Antarctic Adventures Night with Karen Darke – ’From the Paralympics to the Pole…’ and Felicity Aston – ‘Call of the White’ – Friday 22/02/13. Karen Darke, a silver medallist in the hand-cycling Time Trial at the London 2012 Paralympic Games, has hand-cycled all over the world including Central Asia and the Himalayas, the Karakoram and the length of the Japanese archipelago. She has co-organised sea kayaking expeditions along the coastlines of British Columbia and Alaska, a sit-skiing trip across the Greenland Icecap, climbing El Capitan and kayaking through the fjords of Patagonia. Karen will entertain the audience with stories of her adventures and the challenges of wheels in them before finishing with her plans for her next expedition to the South Pole. In 2009 Felicity Aston lead a group of seven women from six different countries, representing six religions and seven languages, on a 900km trek from the south coast of Antarctica to the Geographic South Pole, in just 38 days. The team, many of them complete novices, had met only eight months before they set off. Felicity will bring their incredible journey to life, not just the physical aspects but also what it took to transform these individuals into such a successful team.

Climbing Night with Andy Cave – Saturday 23/02/13. Ben Nevis has been central in the history of Scottish winter mountaineering – the site of legendary new routes, incredible characters, unfailing passion and tragedy. As a teenager Andy Cave, one of the greatest mountaineers of his generation who explores new routes in remote mountain ranges all over the world, had his first taste of mountaineering on the Ben. In 2013 he returns with friends to examine the importance of Scottish Winter climbing and its impact on mountaineering throughout the world. Packed with both humour and drama this entertaining lecture is a celebration of winter climbing through the prism of Ben Nevis; together with some freshly shot video of The Ben by award winning film maker Paul Diffley. The 6th recipient of the Scottish Award for Excellence in Mountain Culture will also be formally announced.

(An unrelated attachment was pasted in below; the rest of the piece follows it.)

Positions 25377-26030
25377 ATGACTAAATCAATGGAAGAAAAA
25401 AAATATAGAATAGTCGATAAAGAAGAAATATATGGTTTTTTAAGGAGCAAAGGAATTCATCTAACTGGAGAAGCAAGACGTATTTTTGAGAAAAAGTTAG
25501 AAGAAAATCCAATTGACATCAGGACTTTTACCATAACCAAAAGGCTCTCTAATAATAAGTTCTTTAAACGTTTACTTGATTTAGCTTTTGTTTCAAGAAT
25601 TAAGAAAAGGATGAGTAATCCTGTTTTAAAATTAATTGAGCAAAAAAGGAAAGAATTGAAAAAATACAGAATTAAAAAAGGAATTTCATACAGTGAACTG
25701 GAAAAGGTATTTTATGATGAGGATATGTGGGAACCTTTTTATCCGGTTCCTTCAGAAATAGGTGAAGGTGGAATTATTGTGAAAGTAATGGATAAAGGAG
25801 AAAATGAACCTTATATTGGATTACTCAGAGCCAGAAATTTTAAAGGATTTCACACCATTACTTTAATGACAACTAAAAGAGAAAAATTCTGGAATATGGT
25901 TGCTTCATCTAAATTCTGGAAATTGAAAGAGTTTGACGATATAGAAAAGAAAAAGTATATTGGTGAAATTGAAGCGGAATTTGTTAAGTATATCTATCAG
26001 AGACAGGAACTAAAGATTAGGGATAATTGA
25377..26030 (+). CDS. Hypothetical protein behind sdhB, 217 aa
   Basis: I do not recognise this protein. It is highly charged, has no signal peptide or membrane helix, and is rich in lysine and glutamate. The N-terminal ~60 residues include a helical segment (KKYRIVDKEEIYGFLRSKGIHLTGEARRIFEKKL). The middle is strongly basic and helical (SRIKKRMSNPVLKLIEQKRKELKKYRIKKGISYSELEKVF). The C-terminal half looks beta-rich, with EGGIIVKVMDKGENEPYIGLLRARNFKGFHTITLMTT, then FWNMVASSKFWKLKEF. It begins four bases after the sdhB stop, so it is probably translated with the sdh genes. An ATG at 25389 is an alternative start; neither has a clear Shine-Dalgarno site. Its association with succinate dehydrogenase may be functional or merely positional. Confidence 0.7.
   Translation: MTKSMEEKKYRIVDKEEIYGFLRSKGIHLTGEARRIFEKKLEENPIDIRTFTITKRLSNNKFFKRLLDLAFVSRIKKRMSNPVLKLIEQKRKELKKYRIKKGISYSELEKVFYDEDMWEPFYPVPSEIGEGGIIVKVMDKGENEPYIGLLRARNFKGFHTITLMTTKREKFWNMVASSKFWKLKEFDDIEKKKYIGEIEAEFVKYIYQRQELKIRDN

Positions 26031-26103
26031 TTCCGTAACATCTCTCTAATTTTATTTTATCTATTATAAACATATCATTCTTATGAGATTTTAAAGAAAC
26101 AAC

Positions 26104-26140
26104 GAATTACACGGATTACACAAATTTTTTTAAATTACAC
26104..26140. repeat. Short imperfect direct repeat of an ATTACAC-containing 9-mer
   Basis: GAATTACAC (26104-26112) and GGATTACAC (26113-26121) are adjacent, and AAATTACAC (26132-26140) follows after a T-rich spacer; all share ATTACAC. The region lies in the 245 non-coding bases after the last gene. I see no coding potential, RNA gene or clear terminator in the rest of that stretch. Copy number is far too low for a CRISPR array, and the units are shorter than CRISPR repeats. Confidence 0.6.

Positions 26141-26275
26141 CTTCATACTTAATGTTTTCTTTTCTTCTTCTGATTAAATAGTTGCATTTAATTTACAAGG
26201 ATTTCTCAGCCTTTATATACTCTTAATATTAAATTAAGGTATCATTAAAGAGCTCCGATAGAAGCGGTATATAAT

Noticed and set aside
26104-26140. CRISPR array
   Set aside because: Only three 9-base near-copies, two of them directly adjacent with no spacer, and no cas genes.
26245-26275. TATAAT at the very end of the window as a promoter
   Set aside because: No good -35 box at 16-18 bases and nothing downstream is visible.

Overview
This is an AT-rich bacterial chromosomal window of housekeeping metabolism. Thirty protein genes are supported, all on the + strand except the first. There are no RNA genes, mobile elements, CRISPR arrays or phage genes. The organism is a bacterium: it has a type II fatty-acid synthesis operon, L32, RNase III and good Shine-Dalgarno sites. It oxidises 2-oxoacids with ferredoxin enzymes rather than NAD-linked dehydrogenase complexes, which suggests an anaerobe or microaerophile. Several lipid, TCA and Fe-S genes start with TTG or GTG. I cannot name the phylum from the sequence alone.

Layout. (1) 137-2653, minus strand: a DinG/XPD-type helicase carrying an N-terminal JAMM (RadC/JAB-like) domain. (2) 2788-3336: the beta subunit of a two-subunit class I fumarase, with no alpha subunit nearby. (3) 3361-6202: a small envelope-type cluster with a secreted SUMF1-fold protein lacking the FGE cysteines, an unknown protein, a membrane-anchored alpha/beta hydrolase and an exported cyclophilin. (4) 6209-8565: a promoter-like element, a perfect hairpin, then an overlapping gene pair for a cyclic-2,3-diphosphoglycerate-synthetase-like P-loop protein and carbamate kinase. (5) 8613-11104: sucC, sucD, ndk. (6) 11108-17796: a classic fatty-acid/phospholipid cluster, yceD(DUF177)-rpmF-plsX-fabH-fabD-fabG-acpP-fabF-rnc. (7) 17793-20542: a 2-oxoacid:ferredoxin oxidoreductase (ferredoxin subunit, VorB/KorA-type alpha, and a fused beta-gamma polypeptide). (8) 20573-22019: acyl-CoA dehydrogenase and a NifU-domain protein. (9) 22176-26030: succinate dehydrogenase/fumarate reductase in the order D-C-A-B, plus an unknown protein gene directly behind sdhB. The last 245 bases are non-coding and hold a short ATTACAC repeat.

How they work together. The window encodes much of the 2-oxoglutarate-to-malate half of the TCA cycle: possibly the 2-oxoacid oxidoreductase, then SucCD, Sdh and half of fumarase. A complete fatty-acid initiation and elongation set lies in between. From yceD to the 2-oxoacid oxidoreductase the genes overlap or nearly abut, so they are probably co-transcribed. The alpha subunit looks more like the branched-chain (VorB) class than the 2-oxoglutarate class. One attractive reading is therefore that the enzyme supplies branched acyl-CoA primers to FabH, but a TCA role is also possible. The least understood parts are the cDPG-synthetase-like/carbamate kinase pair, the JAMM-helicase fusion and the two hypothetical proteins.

The Best of Banff Mountain Film Festival World Tour Film Night – Sunday 24/02/13 – Always a sell-out, this is your chance to see the best in award winning mountain films from around the world – extreme expeditions and challenges, remote cultures and the world’s last great wild places. Don’t miss it!

Winter Skills Workshops – There will also be plenty of opportunity for both novices and experts to hone their mountain skills through a series of workshops in avalanche awareness, winter walking and winter climbing with Abacus Mountaineering. There is a one off Climbing Technique Master Class with local climber Dave MacLeod. There will be mountain photography workshops with Nevispix and a two day outdoor emergency first aid course at the Snowgoose Mountain Centre. Indoor climbing and ice climbing skills workshops will also be on offer at Kinlochleven’s Ice Factor Indoor Climbing Centre. There is even a gaelic language workshop aimed at climbers, mountaineers and hillwalkers at theWest Highland College, UHI, entitled ‘Understanding our mountains through the Gaelic language’.